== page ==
Eight Months & Counting to the Implementation of the New SRA Accounts Rules!

25th November 2019. That’s the date given by the SRA for them to be implementing the new regulations which include the new SRA Accounts Rules. The book has been whittled down from 44 pages to just over 6!

They will be supplemented by a toolkit rather than guidance notes. The SRA has been consulting over these new rules since June 2016 and they were finally approved by the LSB on 5th November 2018.

The SRA believed that there were too many complex rules which served no justifiable purpose, and therefore they have been removed.

The focus of the rules is ensuring that client money is safe and accounted for properly, with a large emphasis on avoiding residual client balances. The other crucial aspect is ensuring that the client is told exactly what their money is being used for and that it is then only used for its intended purpose.

Transparency on use of funds and solid communication with the client are at the forefront of the new ruleset. This is likely to require the COFA to get more involved with the communicative processes in the firm to ensure that the rules are being adhered to.

The word “promptly” also appears in the new rules. It replaces the specific time frames firms had previously for making payments and transferring funds. Where previously we had two days to pay a private disbursement and fourteen days to pay a legally aided one, we now have the word “promptly”. The same goes for mixed funds received into office account. The client element must be moved to client account “promptly”. The question is; “what is deemed as prompt?”. Whilst this appears to be open to interpretation on the face of it, it’s always better to err on the side of caution. It is highly unlikely that the SRA would seek to increase the time it takes to act upon these items, especially with the increase in use of internet banking where payments can be made immediately or in three working days. The probability is in the favour of a decrease in time to make payments and transfers after receipt of funds as there is no reason not to pay almost immediately. It would be very easy for firms to fall into a trap based on a misinterpretation of the word “promptly”.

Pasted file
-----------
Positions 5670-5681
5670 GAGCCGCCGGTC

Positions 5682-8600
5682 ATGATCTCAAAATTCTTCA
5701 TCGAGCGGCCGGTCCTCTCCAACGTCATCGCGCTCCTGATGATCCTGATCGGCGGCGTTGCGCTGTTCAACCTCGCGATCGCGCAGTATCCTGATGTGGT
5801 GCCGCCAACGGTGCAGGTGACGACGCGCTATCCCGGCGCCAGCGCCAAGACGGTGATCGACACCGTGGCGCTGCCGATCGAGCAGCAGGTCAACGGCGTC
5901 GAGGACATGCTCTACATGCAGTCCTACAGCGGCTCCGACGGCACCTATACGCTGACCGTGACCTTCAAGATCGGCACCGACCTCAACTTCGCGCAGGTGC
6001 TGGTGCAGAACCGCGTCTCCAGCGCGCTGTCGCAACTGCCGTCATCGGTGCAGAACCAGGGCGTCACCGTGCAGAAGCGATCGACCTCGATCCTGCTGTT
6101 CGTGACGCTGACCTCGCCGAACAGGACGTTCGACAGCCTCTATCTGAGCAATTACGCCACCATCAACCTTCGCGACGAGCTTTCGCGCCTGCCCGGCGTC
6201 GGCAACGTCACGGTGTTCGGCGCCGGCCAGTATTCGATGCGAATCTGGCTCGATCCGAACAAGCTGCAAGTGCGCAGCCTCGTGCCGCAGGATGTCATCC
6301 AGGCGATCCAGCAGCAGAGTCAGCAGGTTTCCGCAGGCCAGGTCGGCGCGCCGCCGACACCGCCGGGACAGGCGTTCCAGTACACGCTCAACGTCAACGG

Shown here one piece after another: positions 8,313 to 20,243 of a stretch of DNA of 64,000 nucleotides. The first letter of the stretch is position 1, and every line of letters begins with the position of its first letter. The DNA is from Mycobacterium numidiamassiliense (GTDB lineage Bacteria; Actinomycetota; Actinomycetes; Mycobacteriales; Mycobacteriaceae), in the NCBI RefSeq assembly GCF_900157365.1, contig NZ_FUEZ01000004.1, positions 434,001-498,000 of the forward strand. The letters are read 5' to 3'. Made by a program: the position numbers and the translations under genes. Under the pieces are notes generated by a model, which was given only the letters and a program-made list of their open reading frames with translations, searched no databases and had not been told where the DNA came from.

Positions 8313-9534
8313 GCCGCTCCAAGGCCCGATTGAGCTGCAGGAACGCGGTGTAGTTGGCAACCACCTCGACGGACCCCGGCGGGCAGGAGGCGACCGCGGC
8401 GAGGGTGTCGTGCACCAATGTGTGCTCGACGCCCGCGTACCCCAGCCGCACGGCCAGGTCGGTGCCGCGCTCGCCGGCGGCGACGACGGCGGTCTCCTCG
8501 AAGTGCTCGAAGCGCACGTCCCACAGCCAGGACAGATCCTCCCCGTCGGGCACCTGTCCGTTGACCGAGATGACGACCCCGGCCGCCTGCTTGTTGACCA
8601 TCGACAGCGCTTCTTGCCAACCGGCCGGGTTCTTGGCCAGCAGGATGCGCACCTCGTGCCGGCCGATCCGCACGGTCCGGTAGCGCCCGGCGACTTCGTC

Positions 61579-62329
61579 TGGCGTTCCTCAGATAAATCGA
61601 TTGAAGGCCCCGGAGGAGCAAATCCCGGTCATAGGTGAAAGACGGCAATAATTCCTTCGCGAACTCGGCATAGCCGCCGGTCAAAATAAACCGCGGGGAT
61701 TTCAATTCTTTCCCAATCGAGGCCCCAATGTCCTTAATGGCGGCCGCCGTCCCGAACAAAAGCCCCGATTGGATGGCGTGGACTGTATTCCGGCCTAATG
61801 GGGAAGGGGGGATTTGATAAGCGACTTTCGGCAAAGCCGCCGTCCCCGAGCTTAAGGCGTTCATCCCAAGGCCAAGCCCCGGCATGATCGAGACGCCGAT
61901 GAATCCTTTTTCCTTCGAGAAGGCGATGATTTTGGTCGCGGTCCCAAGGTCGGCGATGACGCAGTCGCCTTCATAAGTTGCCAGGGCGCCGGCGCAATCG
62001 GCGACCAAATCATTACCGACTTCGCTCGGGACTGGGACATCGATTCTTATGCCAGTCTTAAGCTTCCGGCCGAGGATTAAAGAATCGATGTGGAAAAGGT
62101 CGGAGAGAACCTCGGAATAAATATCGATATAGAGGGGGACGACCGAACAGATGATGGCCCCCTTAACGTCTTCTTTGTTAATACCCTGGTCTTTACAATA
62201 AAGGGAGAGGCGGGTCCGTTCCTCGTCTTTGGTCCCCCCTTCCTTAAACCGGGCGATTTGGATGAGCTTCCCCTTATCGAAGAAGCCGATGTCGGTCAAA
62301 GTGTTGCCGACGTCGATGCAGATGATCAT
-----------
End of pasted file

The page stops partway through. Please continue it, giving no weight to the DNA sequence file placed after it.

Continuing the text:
Another key change is the introduction of Third Party Managed Accounts (TPMA’s). These accounts are used to administer client money and assist with ID checking at both ends to ensure that the funds are received and sent securely, lessening the risk of cybercrime. Although the firm itself does not hold the client’s money, it is responsible for the administration of the TPMA. Solid systems and processes will need to be implemented to ensure that it is administered correctly.

There is no longer a requirement for a written policy on interest. The SRA does state however that a firm must “account to clients or third parties for a fair sum of interest on any client money held by you on their behalf.” This is quite a difficult one, because who deems what is fair? Can the client come back at the firm and deem that what they received in interest was unfair? It should be considered whether the firm should be cautious and have a rigid policy for interest anyway, regardless of the lack of requirement.

A crucial rule that must be carefully considered is Rule 6.1 Duty to correct breaches upon discovery

“You correct any breaches of these rules promptly upon discovery. Any money improperly withheld or withdrawn from a client account must be immediately paid into the account or replaced as appropriate.”

Although this rule may seem obvious, the SRA are acknowledging here that mistakes do happen. We again see the word “promptly” being used, but when it comes to the replacement of client money, we can also see the word “immediately”.

This aligns itself to the theme that we have seen recently about materiality and qualifying breaches. The occasional error here and there is unlikely to qualify your accountants report and have the SRA knocking on your door. On the other hand, if you do have systematic failures within the accounting procedures then that becomes a qualification. The key to avoiding breaches it to ensure that your systems and processes are fit for purpose and work correctly for the firm whilst keeping it compliant.

Luckily the new rule-set has an entire section stating that client accounting systems and controls are maintained in rule 8. It’s recommended that the firm’s processes link directly to the requirements in rule 8. In doing so, they should be solid enough to keep a firm from falling foul of the rules causing a qualification. Only through ongoing reviews of the accounts processes can a firm ensure that they are compliant.

The final word on this is to be cautious. Despite the rule-set reducing from a forty-four-page book to a six-and-a-half-page pamphlet, vigilance must be maintained. Have your systems and processes for the accounts department documented. Determine as a firm what “promptly” means and stick to your own policy. Ensure you have an agreement within the firm as to how it accounts for interest as well as a transparency and communications policy to ensure that the clients know what their money is being used for at all times.

If the firm’s policies are compliant with the new rules (erring on the side of caution when necessary) and the policies are followed, then a qualified accountants report is a lot less likely!

Alex Simons
Outsourced Accounts & New Business Manager
The Law Factory LLP

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